I would argue that it was Judaism’s embrace of the physical and material which made Marx possible. Afterall, it was Marx who championed Historical Materialism with its focus on material modes of production. Marx would not be the first thinker to distance himself and rebuke his mentors and those antecedent thinkers who influenced his thought. In fact the “Jewish Question” was itself a diatribe against his mentor Bruno Bauer. In any case, the uniqueness of Jewish law’s attention to the lavatory and the Asher yatzer and it’s materialism was noted in 19th century thought.
In a Pulitzer Prize (1974) work named The Denial of Death, Ernest Becker dedicates a complete chapter to the bathroom (The meaning of anlality). I quote this student of 19th century psychoanalysis at length because it seems to me, more than any contemporary thinker, Becker appreciates the significance of literature and, in our case, a prayer relating to the movement of the bowels. He writes:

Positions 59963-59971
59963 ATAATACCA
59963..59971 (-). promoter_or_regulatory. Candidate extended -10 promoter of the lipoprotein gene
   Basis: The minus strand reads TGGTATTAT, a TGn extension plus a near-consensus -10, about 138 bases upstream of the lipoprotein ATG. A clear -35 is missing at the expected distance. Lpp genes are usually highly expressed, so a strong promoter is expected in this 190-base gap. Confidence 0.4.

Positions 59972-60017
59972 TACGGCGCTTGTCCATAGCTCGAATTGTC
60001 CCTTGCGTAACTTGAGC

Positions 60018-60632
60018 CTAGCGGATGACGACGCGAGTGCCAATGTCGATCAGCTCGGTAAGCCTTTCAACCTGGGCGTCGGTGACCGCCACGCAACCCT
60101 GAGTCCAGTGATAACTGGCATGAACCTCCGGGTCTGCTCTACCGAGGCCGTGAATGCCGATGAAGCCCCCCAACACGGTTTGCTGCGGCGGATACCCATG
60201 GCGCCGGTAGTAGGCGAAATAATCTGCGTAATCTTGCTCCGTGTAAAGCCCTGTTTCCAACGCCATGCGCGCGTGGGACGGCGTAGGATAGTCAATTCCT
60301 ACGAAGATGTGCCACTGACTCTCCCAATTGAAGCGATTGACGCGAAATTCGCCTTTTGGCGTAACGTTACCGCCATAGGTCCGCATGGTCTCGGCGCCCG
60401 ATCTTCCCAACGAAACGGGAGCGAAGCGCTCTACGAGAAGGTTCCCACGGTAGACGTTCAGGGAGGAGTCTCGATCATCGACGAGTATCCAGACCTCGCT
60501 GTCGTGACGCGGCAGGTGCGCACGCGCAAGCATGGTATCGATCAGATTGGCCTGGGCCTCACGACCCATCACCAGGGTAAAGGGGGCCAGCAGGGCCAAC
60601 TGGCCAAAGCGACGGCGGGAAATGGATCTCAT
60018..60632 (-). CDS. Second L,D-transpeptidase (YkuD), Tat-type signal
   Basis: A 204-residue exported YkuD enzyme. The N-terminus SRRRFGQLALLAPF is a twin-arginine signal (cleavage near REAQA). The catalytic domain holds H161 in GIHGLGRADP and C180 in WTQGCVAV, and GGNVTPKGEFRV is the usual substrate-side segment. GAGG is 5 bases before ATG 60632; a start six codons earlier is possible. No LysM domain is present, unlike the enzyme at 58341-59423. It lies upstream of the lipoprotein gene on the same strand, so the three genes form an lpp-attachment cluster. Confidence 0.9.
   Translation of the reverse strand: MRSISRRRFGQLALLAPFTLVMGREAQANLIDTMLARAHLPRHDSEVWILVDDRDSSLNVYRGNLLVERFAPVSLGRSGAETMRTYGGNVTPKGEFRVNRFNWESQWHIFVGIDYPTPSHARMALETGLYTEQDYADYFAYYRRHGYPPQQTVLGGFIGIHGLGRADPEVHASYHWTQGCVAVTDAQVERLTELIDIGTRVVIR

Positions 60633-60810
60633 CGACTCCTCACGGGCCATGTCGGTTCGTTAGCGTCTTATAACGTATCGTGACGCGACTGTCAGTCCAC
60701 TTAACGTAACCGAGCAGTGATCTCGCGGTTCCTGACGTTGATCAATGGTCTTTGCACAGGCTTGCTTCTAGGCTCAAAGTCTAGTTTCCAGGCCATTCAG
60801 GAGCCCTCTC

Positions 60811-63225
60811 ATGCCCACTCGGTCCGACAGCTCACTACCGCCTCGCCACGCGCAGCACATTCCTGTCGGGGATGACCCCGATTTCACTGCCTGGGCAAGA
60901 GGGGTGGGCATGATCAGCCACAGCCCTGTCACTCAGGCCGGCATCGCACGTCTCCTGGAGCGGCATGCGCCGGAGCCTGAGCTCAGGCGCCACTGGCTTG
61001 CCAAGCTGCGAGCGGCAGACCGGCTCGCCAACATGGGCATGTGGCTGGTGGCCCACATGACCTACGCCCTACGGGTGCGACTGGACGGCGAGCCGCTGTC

The tragedy of man’s dualism, his ludicrous situation, become too real… We now understand that what psychoanalysts have called “anality” or anal character traits are really forms of the universal protest against accident and death. … To say that someone is “anal” meant that someone is trying extra-hard to protect himself against the accidents of life and danger of death, trying to use the symbols of culture as a sure means of triumph over natural mystery, trying to pass himself off as anything but an animal. … We read that men of the Chagga tribe wear an anal plug all their lives, pretending to have sealed up their anus and not to need to defecate. An obvious triumph over mere physicalness. Or take the widespread practice of segregating women in special huts during menstruation and all the various taboos surrounding menstruation….